I am not a Blue Jays fan. I am enjoying the fact that so many people are happy about the team. I am happy Toronto fans are getting some sporting joy in their lives. I know some fans in Canadian hockey markets can be insufferable (Vancouver included) so I tend to always hope for their hockey teams utter and abject failures at everything they do.
But Toronto hasn’t had many successes in the sporting world lately (It was 4-1!), and it’s baseball, so if any team has to win the World Series, why not be the Canadian team?
So when I watched game 5 between the Rangers and the Blue Jays, I wanted Toronto to win, but it wasn’t going to ruin my day if they didn’t. Then “sports” took over and that insane 7th inning happened.
Before I knew it, I was screaming at the ump. I was screaming at the TV. I was calling people up and explaining to them the travesty I just saw.
“NO, YOU DON’T UNDERSTAND, THE UMP CALLED THE PLAY DEAD. THAT WAS GARBAGE. Mom, I don’t know why you’re not getting this.”
Not because I wanted the Jays to win mind you, but just because I hated the idea of a team losing on such a stupid play. I had become emotionally invested because of this. Now I wanted Toronto to win out of some weird sense of sports justice. It was like all of the times the Canucks had lost on some grievance flashed through my head at once, and now I wanted, nay, NEEDED Toronto to win, so I could regain some trust in sports. So I could go back to believing the Canucks one day might somehow avoid the cruel taunts from the Hockey Gods, and win the Cup.
You see, sports can be a cruel mistress at the best of times. You have an idea of how sports should work, about how your heroes will rise to conquer the evil forces, yet it rarely happens that way. For instance, in 1994, the Canucks team felt like they HAD to win. It was like destiny was on their side. You don’t come down 3-1 in the first round just to lose like that, damn it! Yet there was Mark Messier, dry humping the Stanley Cup, instead of Trevor Linden hosting the Cup and dedicating the win to a young me.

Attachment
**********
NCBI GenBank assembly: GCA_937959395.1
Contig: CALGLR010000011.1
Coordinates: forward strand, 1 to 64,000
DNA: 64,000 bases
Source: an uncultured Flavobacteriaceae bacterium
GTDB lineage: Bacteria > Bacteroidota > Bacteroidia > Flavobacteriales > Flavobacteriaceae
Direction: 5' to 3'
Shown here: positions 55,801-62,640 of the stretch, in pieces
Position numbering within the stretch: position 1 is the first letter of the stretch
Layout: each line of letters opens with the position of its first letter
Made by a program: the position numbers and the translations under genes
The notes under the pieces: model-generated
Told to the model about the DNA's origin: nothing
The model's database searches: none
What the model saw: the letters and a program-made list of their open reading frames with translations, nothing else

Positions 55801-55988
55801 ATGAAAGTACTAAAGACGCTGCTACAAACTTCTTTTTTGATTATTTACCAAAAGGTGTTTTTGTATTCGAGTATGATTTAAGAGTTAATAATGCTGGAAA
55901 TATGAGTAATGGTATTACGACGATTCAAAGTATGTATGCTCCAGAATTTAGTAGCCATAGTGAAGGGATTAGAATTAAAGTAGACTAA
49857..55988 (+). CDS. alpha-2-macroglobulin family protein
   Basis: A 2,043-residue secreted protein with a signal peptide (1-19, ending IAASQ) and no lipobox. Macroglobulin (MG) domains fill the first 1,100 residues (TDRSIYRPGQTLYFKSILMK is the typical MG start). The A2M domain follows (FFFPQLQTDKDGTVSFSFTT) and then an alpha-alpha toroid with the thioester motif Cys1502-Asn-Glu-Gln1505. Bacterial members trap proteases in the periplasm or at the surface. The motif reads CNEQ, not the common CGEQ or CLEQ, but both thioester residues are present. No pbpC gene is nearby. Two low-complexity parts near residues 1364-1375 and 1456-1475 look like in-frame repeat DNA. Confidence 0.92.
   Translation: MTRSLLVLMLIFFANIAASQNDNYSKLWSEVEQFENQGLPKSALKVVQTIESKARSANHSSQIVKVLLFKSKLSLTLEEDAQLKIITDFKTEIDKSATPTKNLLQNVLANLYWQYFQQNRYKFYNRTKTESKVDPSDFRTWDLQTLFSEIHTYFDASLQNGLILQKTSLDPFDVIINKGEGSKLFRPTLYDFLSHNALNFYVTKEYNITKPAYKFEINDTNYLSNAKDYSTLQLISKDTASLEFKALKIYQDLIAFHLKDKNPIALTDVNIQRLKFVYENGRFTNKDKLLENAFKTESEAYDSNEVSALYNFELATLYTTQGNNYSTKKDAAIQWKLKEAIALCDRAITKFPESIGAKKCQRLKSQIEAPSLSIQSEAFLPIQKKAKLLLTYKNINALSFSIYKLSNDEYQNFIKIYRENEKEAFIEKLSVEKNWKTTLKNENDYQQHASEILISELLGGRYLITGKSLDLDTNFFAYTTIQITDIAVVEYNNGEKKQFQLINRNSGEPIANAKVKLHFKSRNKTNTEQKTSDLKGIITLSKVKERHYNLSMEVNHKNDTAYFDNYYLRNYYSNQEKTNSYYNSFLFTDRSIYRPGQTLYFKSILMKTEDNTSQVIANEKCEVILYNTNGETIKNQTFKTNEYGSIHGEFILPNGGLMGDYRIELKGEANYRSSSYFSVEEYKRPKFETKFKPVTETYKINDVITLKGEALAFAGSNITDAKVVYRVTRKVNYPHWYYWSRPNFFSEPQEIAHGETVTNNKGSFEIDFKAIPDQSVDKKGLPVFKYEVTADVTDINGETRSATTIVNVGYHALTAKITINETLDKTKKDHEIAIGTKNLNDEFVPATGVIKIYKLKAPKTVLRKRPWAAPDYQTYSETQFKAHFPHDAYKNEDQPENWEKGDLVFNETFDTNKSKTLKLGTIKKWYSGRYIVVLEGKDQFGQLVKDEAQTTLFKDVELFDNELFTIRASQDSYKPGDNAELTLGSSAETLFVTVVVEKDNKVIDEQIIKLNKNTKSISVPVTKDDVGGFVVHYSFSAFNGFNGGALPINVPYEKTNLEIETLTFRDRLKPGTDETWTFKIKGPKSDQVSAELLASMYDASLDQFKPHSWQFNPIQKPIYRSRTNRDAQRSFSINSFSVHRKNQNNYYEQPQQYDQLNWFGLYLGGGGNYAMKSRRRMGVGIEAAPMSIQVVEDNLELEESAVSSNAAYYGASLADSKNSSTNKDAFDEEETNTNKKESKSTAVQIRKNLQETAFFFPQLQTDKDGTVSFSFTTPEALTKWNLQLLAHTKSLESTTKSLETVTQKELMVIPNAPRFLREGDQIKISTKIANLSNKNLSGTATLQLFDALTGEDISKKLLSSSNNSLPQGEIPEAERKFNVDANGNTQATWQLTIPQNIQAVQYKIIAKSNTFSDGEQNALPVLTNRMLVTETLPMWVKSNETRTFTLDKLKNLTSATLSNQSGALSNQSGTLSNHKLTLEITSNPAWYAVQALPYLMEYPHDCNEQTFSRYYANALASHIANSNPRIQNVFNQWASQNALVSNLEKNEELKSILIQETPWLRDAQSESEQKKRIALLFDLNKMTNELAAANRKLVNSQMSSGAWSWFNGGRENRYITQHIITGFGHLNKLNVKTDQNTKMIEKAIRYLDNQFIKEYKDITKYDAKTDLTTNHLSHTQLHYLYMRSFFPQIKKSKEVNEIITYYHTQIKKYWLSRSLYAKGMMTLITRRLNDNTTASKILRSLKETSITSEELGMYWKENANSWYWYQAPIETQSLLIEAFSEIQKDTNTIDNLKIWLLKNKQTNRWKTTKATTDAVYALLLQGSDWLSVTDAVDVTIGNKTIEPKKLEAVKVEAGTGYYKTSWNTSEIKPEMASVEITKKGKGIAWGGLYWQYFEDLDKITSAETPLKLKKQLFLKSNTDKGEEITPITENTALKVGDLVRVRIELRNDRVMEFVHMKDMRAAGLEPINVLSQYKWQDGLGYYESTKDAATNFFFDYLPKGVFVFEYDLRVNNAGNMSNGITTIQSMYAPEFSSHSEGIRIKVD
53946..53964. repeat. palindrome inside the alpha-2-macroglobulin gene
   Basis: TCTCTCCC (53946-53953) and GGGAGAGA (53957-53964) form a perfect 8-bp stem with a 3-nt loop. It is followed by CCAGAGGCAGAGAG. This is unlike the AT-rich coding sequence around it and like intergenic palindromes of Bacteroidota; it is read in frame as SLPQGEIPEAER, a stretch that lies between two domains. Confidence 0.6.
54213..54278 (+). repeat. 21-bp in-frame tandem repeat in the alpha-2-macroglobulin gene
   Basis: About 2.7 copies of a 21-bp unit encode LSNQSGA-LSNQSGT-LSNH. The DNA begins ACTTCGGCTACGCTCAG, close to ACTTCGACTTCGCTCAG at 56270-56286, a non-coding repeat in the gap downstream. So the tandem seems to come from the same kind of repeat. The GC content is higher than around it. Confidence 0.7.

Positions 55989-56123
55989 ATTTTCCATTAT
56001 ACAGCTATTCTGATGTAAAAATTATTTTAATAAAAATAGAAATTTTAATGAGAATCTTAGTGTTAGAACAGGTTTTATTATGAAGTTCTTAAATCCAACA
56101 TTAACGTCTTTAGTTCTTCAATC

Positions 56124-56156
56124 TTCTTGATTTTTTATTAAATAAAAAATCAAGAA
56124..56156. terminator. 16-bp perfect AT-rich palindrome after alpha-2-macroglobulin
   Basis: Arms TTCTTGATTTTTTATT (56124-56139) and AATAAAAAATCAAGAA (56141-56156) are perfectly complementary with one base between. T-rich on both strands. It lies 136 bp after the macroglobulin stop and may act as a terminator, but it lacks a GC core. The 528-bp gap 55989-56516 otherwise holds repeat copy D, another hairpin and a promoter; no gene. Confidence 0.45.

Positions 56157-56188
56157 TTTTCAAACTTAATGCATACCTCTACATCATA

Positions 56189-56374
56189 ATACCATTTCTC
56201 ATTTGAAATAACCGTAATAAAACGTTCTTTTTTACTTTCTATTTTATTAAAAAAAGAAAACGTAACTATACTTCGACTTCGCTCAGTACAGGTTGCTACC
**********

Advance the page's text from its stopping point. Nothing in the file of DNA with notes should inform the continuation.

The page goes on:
It didn’t make sense that the Canucks lost. It didn’t fit the Hollywood ending in my head. It doesn’t make sense when a big time player doesn’t come through in the clutch. But that is what makes sports so beautiful when everything does line up.
Imagine a world in which your team wins every year. Imagine you’re the Montreal Canadiens in the 70’s, and you’re trading a six pack of Molson for Guy Lafleur, and claiming owernship of anyone that kind of sounds like they have a french name. “Lester Smith? Les is French, we own you now.”
So you win Cup after Cup and establish a dynasty. Sure, it’s awesome to win, but there is something beautiful about the right mixture of losing and winning. The losing makes you appreciate the wins even more.
Which takes us back to the Blue Jays game. It’s the bottom of the seventh inning, and the Blue Jays have to find a way to get back into the game. Toronto looked to be on the brink of another “Toronto” moment.
Suddenly, the Texas Rangers begin dropping balls like Pete Rose had money on the game. Suddenly the game is tied, and Joey Bautista steps up to the plate with two men on.
Again, I am not a Blue Jays guy (Go Red Sox!), but I can admire a franchises marquee player. Yes, Donaldson was the hot fire this year, but Joey Bats has put his time in Toronto. He marked the start of a new belief of “maybe we can win this thing.” He had been there through the hard times, and now he was stepping up to be the hero. It was such an amazing sporting moment because you got to see what would happen in the biggest moment of one of the best Blue Jays of all time.